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Thousands join frequent flyer

More than 15,000 Air Namibia passengers have registered for the airline’s frequent flyer programme since the programme was relaunched three years ago.
The frequent flyer programme is an industry practice which allows airlines to reward loyal customers by offering services and products as well as preferential treatment as a recognition of their loyalty and appreciation of the business relationship.
With the programme, passengers accumulate miles for every flight they take with Air Namibia. After accumulating a predetermined number of miles, passengers can then use these to either obtain a free ticket for themselves or for another person. They can also use the accumulated miles to pay for upgrades of their tickets to business class or for excess baggage.
To get a free ticket, passengers need a minimum of 15,000 miles on domestic routes, 19,430 miles on regional routes and 52,500 on international routes. When converted in monetary terms 1 mile is  approximately N$0.22 excluding taxes.
Currently, there are 15,402 active members in the Air Namibia frequent flyer programme of which 15,313 are individuals and 89 corporate members. Airline spokesperson, Paulus Nakawa said membership has been steadily growing at an average of 400 per month since the promotion was relaunched three and half years ago.
“This includes both individual as well as corporate registrations. We have members from across the world in all markets where we operate, including South Africa, Namibia, Angola, Ghana, Zambia, Zimbabwe, Germany, etc,” Nakawa said.
The programme was relaunched after the previous manual system was found not to be user friendly as passengers were required to keep boarding pass stubs to redeem their free miles. Also the airline had no record/database or clue on who its frequent flyer programme members were.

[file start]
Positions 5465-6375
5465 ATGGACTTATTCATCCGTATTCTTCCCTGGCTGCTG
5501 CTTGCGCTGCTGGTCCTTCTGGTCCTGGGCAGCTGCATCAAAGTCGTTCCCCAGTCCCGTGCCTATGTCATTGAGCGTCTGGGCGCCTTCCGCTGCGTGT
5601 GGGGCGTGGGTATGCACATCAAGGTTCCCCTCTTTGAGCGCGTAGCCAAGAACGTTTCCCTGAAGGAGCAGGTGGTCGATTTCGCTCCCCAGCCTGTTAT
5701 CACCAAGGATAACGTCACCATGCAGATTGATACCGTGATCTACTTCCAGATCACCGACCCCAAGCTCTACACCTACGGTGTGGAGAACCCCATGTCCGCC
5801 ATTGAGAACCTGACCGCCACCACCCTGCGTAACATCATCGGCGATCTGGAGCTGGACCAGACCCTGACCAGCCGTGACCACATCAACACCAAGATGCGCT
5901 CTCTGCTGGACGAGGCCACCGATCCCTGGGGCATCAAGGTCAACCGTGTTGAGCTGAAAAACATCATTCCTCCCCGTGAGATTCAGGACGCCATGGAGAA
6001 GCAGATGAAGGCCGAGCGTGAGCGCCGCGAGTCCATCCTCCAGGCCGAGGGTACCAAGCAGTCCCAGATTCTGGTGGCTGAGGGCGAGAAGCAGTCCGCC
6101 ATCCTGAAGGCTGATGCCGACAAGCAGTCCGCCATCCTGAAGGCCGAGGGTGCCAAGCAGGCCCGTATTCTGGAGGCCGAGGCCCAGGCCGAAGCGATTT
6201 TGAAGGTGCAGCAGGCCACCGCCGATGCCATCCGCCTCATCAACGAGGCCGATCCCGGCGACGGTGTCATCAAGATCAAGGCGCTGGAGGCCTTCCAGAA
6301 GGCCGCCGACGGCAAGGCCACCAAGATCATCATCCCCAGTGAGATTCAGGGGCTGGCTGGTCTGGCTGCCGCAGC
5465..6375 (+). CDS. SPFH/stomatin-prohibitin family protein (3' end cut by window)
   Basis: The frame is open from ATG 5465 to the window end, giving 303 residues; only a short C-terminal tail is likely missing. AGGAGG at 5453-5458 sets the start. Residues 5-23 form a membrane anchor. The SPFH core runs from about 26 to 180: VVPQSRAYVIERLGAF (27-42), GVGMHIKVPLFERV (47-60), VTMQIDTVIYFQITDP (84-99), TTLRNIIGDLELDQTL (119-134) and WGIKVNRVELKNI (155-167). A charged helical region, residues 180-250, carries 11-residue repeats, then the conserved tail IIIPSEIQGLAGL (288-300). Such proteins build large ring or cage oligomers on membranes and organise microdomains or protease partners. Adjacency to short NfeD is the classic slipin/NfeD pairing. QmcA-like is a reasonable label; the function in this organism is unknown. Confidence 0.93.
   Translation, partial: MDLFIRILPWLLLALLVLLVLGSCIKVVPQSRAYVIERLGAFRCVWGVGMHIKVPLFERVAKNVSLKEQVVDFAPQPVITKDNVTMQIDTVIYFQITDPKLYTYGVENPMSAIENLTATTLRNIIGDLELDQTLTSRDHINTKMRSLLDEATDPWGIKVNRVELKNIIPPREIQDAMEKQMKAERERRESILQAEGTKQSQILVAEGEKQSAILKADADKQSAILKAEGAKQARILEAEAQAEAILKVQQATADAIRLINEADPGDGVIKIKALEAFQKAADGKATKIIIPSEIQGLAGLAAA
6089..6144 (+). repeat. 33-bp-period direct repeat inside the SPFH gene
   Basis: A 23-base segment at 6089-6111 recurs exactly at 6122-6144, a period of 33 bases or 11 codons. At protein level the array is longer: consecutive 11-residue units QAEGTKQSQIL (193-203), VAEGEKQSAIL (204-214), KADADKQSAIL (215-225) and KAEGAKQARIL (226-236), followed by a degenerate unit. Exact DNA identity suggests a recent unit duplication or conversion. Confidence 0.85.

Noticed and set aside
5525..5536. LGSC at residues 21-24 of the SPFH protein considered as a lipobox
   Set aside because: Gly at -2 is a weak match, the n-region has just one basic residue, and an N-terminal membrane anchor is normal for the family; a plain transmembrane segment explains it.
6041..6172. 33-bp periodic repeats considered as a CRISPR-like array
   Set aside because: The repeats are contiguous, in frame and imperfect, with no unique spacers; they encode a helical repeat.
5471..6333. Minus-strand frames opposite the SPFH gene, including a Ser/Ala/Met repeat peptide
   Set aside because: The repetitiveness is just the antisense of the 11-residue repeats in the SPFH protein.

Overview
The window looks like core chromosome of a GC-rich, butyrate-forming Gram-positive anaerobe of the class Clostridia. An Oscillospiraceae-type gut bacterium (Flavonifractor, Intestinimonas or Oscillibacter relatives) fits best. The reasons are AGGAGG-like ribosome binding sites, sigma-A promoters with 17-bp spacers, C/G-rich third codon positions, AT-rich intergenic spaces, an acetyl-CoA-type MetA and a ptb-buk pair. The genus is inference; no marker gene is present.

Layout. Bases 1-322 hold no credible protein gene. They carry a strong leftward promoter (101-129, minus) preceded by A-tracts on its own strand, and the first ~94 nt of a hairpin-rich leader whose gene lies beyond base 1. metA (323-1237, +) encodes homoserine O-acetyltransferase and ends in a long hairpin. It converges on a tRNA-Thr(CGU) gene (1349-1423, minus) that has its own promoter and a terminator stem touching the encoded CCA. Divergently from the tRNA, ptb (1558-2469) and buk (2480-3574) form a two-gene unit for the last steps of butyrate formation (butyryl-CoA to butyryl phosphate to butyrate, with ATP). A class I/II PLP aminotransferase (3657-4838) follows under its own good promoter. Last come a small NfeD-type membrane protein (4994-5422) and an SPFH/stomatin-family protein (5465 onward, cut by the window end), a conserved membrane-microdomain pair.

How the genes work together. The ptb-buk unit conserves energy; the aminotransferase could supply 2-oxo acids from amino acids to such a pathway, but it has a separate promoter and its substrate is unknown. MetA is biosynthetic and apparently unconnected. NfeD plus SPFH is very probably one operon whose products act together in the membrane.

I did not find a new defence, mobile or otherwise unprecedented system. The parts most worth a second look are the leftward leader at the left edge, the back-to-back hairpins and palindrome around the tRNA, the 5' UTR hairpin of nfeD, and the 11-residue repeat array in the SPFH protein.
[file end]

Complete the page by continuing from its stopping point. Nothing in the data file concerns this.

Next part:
With the new automated system, members can register by filling in  forms manually or online. After registering, members receive a membership number and card which should be quoted with every booking.
Unused miles expire after five years, unlike other competing frequent flyer programmes whose miles expire after three years. Miles are transferable from one member to another. One member can donate his miles to a family member to help purchase a ticket in the event of the traveller not having enough miles on his account.
Corporates can register as members whenever their employees travel with an option for the miles to accrue to the company instead of to the employee which the company can keep as an asset for use to purchase future tickets. Arrangements can also be made for a split, where a portion of miles accrue to the company and a portion to the individual traveler.
Going forward, the airline said it plans to incorporate partners such as hotels and car rentals into the programme for members to be able to accrue points when using the specific partners and to get discounts on future services.
Air Namibia recently entered into a strategic partnership with the Protea Hotel Group in Namibia that has seen passengers qualify for a 50% discount on hotel accommodation for a maximum of three nights. The partnership, aimed at creating value for the airline’s clients by reducing the total cost of their trips, runs until 31 December 2013.
“It is a fact of life that provision of air transport services is expensive, and the cost of air tickets at times becomes high and prohibitive as a result. What we try to do as an airline is to help make tickets become affordable by creating value for our customers through rewarding of miles, and other discounts like the one we are offering in collaboration with the Protea Hotels in Namibia,” Nakawa said.

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